March 12, 2002
A powerful group of neo-conservatives is launching a new public relations campaign in support of President George W. Bush's war on terrorism.
At a Tuesday gathering of the National Press Club, members of the new Americans for Victory Over Terrorism (AVOT) declared their intention to "take to task those groups and individuals who fundamentally misunderstand the nature of the war we are facing."
Those groups and individuals, AVOT claims, need to be resisted both here and abroad. A full-page AVOT advertisement carried in the March 10 Sunday New York Times pointed to radical Islam as "an enemy no less dangerous and no less determined than the twin menaces of fascism and communism we faced in the 20th century." At the same time, the $128,000 ad lambasted those at home "who are attempting to use this opportunity to promulgate their agenda of 'blame America first.'"
"Both [internal and external] threats," the ad continues, "stem from either a hatred for the American ideals of freedom and equality or a misunderstanding of those ideals and their practice."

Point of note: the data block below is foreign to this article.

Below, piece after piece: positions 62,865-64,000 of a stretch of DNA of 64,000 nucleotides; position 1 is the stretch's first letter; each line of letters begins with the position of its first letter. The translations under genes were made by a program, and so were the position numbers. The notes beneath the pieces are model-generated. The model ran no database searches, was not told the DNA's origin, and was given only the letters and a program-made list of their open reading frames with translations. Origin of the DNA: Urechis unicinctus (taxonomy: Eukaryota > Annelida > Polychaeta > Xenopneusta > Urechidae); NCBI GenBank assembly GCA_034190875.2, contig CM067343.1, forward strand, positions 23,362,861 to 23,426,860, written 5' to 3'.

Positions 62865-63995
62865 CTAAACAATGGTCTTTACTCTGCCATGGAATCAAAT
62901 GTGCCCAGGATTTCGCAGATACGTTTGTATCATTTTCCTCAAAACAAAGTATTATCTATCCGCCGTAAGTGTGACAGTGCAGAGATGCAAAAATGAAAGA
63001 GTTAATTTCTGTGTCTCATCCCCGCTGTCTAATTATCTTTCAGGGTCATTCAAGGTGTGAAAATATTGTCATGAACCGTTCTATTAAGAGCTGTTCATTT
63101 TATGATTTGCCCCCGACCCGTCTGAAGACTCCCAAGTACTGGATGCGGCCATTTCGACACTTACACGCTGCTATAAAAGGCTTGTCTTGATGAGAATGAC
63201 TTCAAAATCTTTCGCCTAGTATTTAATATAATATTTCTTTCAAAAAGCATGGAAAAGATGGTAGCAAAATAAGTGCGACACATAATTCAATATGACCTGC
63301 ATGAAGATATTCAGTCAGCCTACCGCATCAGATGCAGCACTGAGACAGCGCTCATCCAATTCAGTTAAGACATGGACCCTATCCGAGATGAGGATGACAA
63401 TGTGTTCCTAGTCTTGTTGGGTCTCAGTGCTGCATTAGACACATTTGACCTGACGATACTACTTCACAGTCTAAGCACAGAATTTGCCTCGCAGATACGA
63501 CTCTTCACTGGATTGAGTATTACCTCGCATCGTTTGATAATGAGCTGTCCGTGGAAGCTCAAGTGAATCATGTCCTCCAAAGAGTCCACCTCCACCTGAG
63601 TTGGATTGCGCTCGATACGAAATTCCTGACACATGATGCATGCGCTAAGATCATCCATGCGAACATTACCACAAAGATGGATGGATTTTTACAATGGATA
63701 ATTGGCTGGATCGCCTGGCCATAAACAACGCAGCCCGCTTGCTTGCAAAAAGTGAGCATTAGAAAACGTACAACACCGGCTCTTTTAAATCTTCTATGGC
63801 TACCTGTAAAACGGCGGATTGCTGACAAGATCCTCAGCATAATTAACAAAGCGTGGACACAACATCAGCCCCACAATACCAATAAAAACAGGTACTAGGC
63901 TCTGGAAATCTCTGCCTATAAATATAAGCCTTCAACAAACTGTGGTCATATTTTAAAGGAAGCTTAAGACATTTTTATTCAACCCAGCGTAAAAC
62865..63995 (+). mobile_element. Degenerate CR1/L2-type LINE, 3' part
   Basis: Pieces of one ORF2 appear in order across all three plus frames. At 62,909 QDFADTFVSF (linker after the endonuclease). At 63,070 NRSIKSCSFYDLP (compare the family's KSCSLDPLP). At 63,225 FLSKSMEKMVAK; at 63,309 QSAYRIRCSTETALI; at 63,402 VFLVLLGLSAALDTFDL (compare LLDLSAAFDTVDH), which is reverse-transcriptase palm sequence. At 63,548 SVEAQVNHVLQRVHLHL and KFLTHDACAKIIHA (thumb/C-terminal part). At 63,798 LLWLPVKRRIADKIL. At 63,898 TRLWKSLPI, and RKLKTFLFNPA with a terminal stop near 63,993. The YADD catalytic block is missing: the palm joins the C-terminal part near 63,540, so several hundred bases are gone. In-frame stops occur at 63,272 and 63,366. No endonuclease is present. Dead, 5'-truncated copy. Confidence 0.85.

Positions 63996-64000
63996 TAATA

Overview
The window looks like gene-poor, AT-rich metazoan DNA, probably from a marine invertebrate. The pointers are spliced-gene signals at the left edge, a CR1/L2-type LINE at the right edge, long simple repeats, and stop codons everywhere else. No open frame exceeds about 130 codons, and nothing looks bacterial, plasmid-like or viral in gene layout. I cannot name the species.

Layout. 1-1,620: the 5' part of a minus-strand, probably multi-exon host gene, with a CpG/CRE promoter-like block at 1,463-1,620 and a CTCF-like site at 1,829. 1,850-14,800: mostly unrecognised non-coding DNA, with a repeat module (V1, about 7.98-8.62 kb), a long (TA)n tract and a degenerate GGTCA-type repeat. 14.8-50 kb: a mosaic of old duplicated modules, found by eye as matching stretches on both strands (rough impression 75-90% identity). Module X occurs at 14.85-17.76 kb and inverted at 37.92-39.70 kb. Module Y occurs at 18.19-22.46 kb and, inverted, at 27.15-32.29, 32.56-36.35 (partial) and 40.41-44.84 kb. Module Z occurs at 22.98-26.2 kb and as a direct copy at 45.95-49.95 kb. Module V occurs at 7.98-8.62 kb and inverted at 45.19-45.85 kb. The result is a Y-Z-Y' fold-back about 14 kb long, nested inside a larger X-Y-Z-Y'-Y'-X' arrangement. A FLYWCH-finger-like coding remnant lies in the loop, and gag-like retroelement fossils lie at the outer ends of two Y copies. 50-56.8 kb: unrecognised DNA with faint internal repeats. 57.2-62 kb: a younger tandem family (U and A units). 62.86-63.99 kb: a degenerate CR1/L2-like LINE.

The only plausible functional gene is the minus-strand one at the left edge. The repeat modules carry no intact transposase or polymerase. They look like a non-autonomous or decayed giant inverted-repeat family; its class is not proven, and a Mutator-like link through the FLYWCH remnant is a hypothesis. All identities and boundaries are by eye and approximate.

To expose the internal "threats," AVOT has compiled a sample list of statements by professors, legislators, authors and columnists that it finds objectionable. The strategy appears similar to an earlier, much-criticized effort to monitor war dissidents by the American Council of Trustees and Alumni (ACTA), a group founded by Lynne Cheney, the wife of Vice President Dick Cheney, and neo-conservative Democratic Senator Joseph Lieberman.
AVOT's list of speakers it considers threatening include:
- Congresswoman Maxine Waters, who said, "Some of us, maybe foolishly, gave this president the authority to go after terrorists. We didn't know that he, too, was going to go crazy with it."
- President Jimmy Carter, who assailed Bush's use of the phrase "axis of evil," arguing that it was "overly simplistic and counter-productive."
- Congressman Dennis Kucinich, who accused the president of "canceling, in effect, the First, Fourth, Fifth, Sixth and Eighth Amendments" and called the war "the patriot games, the lying games, the war games of an unelected president."
- American Prospect editor Robert Kuttner criticizing "Bush's dismal domestic policies" and his "dubious notion of a permanent war."